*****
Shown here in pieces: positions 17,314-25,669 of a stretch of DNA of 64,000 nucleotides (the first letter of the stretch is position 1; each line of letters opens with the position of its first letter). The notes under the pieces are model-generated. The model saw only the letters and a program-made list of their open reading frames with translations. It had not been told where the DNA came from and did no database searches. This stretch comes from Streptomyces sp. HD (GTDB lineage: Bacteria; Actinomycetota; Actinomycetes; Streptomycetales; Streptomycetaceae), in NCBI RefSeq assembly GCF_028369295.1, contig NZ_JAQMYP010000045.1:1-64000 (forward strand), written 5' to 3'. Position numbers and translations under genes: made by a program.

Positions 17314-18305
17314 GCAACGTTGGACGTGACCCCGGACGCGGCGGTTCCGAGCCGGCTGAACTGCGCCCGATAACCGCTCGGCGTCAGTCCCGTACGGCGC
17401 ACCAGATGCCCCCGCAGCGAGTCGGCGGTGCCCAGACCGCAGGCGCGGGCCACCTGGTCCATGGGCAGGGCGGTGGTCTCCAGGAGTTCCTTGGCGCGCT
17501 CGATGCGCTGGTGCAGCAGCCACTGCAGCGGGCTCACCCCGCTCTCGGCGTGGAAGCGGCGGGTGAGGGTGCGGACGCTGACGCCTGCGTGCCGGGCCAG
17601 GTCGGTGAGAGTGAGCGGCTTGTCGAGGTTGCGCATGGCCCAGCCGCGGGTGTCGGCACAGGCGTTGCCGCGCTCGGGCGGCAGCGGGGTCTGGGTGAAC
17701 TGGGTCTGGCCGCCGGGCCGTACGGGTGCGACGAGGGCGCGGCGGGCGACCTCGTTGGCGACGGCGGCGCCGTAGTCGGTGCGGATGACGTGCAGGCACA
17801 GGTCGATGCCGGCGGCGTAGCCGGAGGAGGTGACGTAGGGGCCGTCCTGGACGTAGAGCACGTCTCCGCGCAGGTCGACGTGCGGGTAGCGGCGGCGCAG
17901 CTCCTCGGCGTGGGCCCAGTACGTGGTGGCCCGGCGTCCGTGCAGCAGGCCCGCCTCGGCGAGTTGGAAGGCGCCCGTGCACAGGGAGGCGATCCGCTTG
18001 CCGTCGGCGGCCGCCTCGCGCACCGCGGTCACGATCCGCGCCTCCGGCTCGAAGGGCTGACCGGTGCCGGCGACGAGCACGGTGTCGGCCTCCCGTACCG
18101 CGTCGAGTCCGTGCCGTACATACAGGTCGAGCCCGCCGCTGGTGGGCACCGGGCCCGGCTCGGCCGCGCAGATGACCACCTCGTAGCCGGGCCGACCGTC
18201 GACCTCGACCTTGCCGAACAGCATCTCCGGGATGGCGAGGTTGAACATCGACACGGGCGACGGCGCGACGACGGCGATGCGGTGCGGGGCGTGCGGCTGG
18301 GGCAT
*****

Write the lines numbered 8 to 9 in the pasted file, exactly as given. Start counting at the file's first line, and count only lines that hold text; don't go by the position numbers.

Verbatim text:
17801 GGTCGATGCCGGCGGCGTAGCCGGAGGAGGTGACGTAGGGGCCGTCCTGGACGTAGAGCACGTCTCCGCGCAGGTCGACGTGCGGGTAGCGGCGGCGCAG
17901 CTCCTCGGCGTGGGCCCAGTACGTGGTGGCCCGGCGTCCGTGCAGCAGGCCCGCCTCGGCGAGTTGGAAGGCGCCCGTGCACAGGGAGGCGATCCGCTTG